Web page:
Editorial: The Plaza’s success story
When Ralph and Anne Ketner bought what was then the Wallace Building in 1989, the possibility that people might want to live in the old downtown office building seemed remote. Once a bustling hub of offices and stores, the Wallace Building had been on a long, downhill slide for decades. Standing seven-and-a-half stories tall on the Square, the building and its deterioration were impossible to miss.
Enter Food Lion co-founder Ralph Ketner and wife Anne. Ralph said Anne commented several times on the sad condition of the once-grand structure as they drove past it together, saying someone should do something about the Wallace Building. Ketner eventually realized that he was the someone his wife had in mind, as he told the story. Renaming the building as the Plaza, the Ketners partnered with the city in a renovation project that exceeded its original $3.8 million estimate but successfully transformed the structure into retail, office and apartment space. In 1991, the Ketners donated the building to the city, along with $2.6 million to complete the renovation. “We want it to be a gift to the city we love,” Anne Ketner had said in 1989. And indeed it was.
You can credit the Ketners’ fine work on the Plaza — with the help of Columbia architect Bruce Lambert — with reviving the concept of living in downtown Salisbury. Coming a few years after Belk moved to the mall, the project breathed new life into the central business district. The Plaza became Salisbury’s gem.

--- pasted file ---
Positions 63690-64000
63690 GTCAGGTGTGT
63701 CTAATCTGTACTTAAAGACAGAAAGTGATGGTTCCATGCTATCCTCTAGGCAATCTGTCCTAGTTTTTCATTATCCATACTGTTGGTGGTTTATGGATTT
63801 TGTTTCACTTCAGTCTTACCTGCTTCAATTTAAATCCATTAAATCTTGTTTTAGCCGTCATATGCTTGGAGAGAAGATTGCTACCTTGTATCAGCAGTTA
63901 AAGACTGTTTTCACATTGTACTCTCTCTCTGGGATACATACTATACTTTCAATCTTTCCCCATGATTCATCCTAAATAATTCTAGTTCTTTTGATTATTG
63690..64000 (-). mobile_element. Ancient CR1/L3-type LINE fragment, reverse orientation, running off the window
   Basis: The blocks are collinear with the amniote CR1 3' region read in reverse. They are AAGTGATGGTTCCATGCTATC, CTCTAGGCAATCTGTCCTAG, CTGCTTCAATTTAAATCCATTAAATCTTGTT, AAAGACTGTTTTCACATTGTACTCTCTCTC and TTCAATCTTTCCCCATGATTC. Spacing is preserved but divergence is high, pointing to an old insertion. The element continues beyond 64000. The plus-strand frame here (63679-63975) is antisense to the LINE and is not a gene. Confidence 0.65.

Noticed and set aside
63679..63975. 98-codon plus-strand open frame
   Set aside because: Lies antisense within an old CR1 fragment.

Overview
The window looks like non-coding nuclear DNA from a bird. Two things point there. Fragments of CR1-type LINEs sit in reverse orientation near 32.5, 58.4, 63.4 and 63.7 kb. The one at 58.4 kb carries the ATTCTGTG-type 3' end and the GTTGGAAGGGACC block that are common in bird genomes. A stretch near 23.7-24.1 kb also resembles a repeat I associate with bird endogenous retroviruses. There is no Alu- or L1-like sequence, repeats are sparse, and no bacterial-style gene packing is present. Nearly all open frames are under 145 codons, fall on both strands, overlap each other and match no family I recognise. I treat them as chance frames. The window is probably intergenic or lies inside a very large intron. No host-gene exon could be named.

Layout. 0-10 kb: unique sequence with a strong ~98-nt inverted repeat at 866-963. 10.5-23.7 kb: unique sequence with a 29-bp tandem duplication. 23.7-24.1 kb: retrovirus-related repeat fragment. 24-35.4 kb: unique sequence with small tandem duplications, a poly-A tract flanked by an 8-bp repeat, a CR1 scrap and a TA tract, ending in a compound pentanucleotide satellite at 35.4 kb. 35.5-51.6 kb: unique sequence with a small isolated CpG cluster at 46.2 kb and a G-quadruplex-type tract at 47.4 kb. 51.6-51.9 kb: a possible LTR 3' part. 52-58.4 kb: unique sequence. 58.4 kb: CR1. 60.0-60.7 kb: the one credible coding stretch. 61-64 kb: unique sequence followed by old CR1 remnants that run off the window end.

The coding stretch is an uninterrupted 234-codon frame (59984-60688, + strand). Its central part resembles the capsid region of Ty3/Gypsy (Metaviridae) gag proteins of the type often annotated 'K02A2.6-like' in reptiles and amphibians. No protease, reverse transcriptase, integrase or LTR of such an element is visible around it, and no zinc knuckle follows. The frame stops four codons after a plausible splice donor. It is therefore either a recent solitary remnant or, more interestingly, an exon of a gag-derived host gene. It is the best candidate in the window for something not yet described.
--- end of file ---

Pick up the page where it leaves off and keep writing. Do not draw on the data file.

Fast forward to 2017. Now there’s talk of turning the Plaza into hotel space instead of apartments, another unimaginable change. The discussion is very preliminary, City Manager Lane Bailey told Plaza tenants Monday night. He was correct in saying it would be irresponsible for him to brush off inquiries from developers without investigating the possibility.
It’s a credit to the Ketners’ vision and high-quality renovation that the people who live in the Plaza have no interest in leaving. They have made it their home. The city is now investigating whether the Ketners created a protective covenant restricting the building’s use.
Another historic note: When the Ketners shared their plans with Salisbury City Council in 1989, a member of the audience asked if the new name — the Plaza — would include the name Ketner.
No, said Anne Ketner. “We’re dealing with Ralph Ketner,” she said, “not Donald Trump.”